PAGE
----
The antibody variant that has been produced by Geert De Jaeger and his team has a very simple structure and has only one binding place for a particular substance. Bart Van Droogenbroeck and his colleagues, under the direction of Ann Depicker, are now showing that it is also possible to produce more complex antibody variants in large quantities in the seeds of the Arabidopsis plant. Over 10% of the proteins in the seeds of these plants are the desired antibody variant. As is the case with whole antibodies, these more complex antibody variants have two binding places for a specified substance. This close similarity to whole antibodies makes these antibody variants extremely useful for therapeutic and diagnostic applications.

However, the production of proteins in plants is completed in a different way than in humans. Therefore, to be certain that this different completion process does not affect the effectiveness of the potential medicine; the scientists have subjected the action of the antibody variant to an exhaustive battery of tests. These laboratory tests have shown that the antibody variants produced in plants are just as effective as whole human antibodies in protecting animal cells against infection with the Hepatitis A virus.

This is a significant step forward in making protein production in plants a real alternative to current production methods.
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adedios
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PostPosted: Sat Nov 03, 2007 7:15 am    Post subject: Seeds of the Future Reply with quote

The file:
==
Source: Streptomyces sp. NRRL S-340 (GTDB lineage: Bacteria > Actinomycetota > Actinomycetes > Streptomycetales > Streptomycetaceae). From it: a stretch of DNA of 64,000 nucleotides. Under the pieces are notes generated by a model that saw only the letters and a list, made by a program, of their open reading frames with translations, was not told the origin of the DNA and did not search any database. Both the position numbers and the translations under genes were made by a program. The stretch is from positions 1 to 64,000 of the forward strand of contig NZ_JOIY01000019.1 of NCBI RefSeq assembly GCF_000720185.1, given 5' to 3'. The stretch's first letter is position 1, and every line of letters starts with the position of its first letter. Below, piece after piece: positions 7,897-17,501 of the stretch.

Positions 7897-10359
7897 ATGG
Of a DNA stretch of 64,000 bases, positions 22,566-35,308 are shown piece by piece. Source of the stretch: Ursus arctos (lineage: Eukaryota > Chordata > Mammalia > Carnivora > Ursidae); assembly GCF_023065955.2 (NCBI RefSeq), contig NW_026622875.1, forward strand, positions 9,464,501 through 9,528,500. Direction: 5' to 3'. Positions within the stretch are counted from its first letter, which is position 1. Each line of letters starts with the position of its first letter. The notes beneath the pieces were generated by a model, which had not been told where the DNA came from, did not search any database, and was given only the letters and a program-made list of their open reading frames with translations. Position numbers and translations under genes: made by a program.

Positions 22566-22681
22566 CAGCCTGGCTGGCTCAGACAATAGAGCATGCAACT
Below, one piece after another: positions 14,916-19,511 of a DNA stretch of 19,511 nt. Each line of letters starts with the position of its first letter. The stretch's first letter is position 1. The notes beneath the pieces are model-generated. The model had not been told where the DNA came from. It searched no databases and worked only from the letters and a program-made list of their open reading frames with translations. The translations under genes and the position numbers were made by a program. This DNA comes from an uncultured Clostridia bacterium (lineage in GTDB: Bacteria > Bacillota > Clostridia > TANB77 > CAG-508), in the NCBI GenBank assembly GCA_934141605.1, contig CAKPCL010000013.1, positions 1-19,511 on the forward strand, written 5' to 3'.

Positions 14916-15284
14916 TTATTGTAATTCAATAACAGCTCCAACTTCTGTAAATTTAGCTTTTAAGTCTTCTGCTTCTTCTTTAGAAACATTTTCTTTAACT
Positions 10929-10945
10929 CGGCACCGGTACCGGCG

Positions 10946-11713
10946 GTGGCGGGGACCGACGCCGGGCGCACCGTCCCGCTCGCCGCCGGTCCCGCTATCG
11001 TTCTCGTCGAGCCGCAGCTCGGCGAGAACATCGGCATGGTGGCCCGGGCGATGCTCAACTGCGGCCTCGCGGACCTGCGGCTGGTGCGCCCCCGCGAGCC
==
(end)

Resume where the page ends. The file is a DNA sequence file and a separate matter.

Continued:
Seeds of the Future
Bryn Nelson

Nov. 7, 2007

On an unusual old farm in New York City, workers are stashing away the seeds of the future.
In this unlikely place, researchers are putting the seeds from flowering plants and trees in a sleeplike state called suspended animation. Many years from now, other workers will rouse the slumbering plant embryos and plant them where they're most needed.

For the full article:

http://www.sciencenewsforkids......ature1.asp
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PostPosted: Wed Jan 23, 2008 1:28 pm    Post subject: Thousands of Crop Varieties from Four Corners of the World D Reply with quote

Thousands of Crop Varieties from Four Corners of the World Depart for Arctic Seed Vault
Burness Communications

Seeds Contributed by Global Network of Agricultural Research Centers Considered “Crown Jewels” of Crop Diversity

MEXICO CITY (23 January 2008)—At the end of January, more than 200,000 crop varieties from Asia, Africa, Latin America and the Middle East—drawn from vast seed collections maintained by the Consultative Group on International Agricultural Research (CGIAR)—will be shipped to a remote island near the Arctic Circle, where they will be stored in the Svalbard Global Seed Vault (SGSV), a facility capable of preserving their vitality for thousands of years.


For the full article:

http://www.cgiar.org/news/seed.....lbard.html